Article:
Caitlin Kittredge is a novelist and former game designer. She lives in Seattle, WA with 3,000 comic books and two pushy cats. Her favorite word is ubiquitous.
I’d never try to discourage anyone from writing fiction, but if you want to succeed as an author just starting out, being prepared for the worst goes a long way. With that caveat in mind, here are all the reasons you should go get a real job like your mother wanted:
- The market is tough—and tiny.
It’s hard to get a fantasy, particularly urban fantasy, noticed by agents. The market isn’t saturated, but it’s reached a point where agents and editors can be pretty darn picky and still have a list overflowing with urban fantasy and paranormal romance. Yours must be a standout to get noticed. Also, ALL fantasy, from epic sprawling sagas to vampire bounty hunters, has something like an 8% market share. Your chances are slightly better if you’re going to be marketed as paranormal romance, but it’s still a niche, and it’s still full.
- Unless your name is Stephen King, your advance isn’t going to pay for that private island.
I know, you say it’s not about the money, but guess what? Most fantasy authors don’t live on their writing, and those that do aren’t usually holed up in Malibu sipping on mimosas. If you want to make a living as a professional writer and only a writer, expect to be dirt-poor for a two to five years, because the pay scale just isn’t there in our genre except for the big guns and the breakouts. And if you keep a day job, you’re going to be working two full time jobs when your novel sells. Stock up on No-Doz, or marry someone who will pay the bills while you’re getting your income up to speed.
- Genre writing is not for the faint of heart.
Remember the look your college English professor gave you when you turned in a fantasy short story rather than a piece about your mother’s music box? Yeah, you’re gonna get a lot of that if you do this for a living. People ask me, “What’s you’re book about?”. I say, “Werewolves,” and get an entire range of reactions from “Oh, cool,” to “I thought you said you wrote real books.” The good news is, fantasy is becoming a lot more accepted as other media like TV, comics and film mainstream the supernatural. Develop a thick skin—you’re going to need it to deal with snob critics who don’t accept that genre writing is valid expression anyway, and it helps when explaining to your great-aunt Mildred that yes, you write about elves having sex, and yes, you get paid for it.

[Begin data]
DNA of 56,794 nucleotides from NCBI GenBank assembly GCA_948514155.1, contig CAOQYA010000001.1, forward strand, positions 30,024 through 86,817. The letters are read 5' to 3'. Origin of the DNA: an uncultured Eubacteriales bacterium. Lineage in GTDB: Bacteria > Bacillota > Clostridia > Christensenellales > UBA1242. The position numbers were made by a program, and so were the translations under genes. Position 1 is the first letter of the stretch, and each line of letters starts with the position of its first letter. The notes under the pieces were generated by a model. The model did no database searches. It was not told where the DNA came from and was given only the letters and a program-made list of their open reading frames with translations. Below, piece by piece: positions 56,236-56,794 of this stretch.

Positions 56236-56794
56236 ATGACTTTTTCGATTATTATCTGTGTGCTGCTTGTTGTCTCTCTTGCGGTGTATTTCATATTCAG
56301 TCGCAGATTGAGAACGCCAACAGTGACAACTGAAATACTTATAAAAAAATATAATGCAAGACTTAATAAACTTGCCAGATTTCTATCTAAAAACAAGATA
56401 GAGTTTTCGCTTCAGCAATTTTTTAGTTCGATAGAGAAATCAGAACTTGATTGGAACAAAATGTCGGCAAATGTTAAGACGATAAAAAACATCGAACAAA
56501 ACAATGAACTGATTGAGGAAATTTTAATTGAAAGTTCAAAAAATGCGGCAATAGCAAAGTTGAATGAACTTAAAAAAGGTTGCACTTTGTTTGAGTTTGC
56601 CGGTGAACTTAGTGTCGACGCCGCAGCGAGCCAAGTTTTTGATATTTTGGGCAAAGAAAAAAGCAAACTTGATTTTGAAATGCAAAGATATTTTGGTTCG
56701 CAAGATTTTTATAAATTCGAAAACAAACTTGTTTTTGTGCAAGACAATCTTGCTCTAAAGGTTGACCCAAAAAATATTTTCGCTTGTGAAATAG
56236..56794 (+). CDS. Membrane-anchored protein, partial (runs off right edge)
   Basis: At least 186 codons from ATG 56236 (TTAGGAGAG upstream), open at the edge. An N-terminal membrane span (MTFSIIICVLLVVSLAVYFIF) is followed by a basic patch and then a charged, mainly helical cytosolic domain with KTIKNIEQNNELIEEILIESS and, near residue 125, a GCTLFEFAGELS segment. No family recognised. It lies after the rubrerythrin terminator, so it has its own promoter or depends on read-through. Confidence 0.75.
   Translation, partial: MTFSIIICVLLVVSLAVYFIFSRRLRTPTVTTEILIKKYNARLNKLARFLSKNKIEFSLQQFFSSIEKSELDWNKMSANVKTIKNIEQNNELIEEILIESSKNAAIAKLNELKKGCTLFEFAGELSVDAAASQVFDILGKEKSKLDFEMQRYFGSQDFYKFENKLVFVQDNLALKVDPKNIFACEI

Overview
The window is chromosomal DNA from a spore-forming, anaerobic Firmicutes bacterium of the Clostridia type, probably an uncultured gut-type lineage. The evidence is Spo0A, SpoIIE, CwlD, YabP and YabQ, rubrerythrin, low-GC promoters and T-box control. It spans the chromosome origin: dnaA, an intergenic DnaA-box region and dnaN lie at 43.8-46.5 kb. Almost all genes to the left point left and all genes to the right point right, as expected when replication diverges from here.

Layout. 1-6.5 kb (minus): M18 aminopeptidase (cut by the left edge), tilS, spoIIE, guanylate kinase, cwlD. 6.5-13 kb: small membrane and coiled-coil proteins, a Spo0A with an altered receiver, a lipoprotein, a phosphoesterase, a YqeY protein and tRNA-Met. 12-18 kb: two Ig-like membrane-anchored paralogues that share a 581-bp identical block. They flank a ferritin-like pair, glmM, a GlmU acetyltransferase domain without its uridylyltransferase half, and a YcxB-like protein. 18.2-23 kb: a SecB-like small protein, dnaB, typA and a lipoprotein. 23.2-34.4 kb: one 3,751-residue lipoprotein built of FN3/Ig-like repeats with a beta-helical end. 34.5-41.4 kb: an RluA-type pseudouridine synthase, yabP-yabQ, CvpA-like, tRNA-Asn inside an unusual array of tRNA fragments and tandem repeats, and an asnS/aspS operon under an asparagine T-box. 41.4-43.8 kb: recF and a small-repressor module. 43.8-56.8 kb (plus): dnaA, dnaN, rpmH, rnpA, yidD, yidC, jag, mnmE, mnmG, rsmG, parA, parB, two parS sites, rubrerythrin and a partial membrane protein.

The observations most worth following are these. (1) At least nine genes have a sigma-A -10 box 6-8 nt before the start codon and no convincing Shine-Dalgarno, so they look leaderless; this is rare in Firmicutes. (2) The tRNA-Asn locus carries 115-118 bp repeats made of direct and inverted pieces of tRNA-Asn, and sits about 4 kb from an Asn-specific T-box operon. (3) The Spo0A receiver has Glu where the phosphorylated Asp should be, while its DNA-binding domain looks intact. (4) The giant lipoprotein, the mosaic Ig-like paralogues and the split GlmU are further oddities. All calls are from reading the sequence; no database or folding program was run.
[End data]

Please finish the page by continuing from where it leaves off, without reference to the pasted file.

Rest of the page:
- You won’t get the luxury of writing one novel every ten years.
Fantasy novelists are expected to produce more than literary writers. It’s a fact, and it’s both good and bad: good because our sales numbers tend to be a lot better, hence the demand, and bad, because of the implication that your demon-hunter novel required less effort than their middle-aged road trip novel. Well, get past that second one and get used to writing on deadline—usually every six months to a year. You think you can produce a novel in six months, no problem? What about your job, hobbies, family, pets? What if you only get one hour a day to write? You have to be able to make that hour count every single day whether you feel like it or not. And there will be days when you don’t, trust me.
- The work is hard, lonely, and largely without tangible result.
You work alone, probably thousands of miles from your agent or editor in New York City or London. You work when you’re sick, you don’t get government holidays and you work even when you feel wholly uninspired—because of the deadlines, remember? If you don’t produce, you don’t get paid, and if you’re a full-time writer…that’s all you have to live on. You only see the results of your labor about once a year, when the book goes to press, and the rest of the time is a slog of wordcounts, checking your Amazon rating and venturing out to bitch with other authors about the industry. But, I will say this: when you hold your book in your hands, every hour sacrificed to the writing of said book is worth it.
Made it this far? There’s hope for you yet. Here are two reasons why you should write fantasy anyway, even with everything I’ve said above.
1. You’ve got something to say.
Fantasy has traditionally been the genre used for social criticism of the particular writer’s world, and it continues to be one of the most fluid and versatile genres because literally anything goes. Fantasy lets you say what you need to say, artfully and imaginatively, and you can’t ask for more than that.
2. Fantasy needs new authors with new ideas.
Just because the market is full-ish now doesn’t mean there’s not room for you, if you write with passion, have a fresh take on the genre and police your commas. Chin up. Shoulders back. Type on.
Lucky readers, Caitlin’s giving away a signed copy of Night Life! You know you want it, so tell us, are you a night person or a day person, and why should the rest of the world be like you?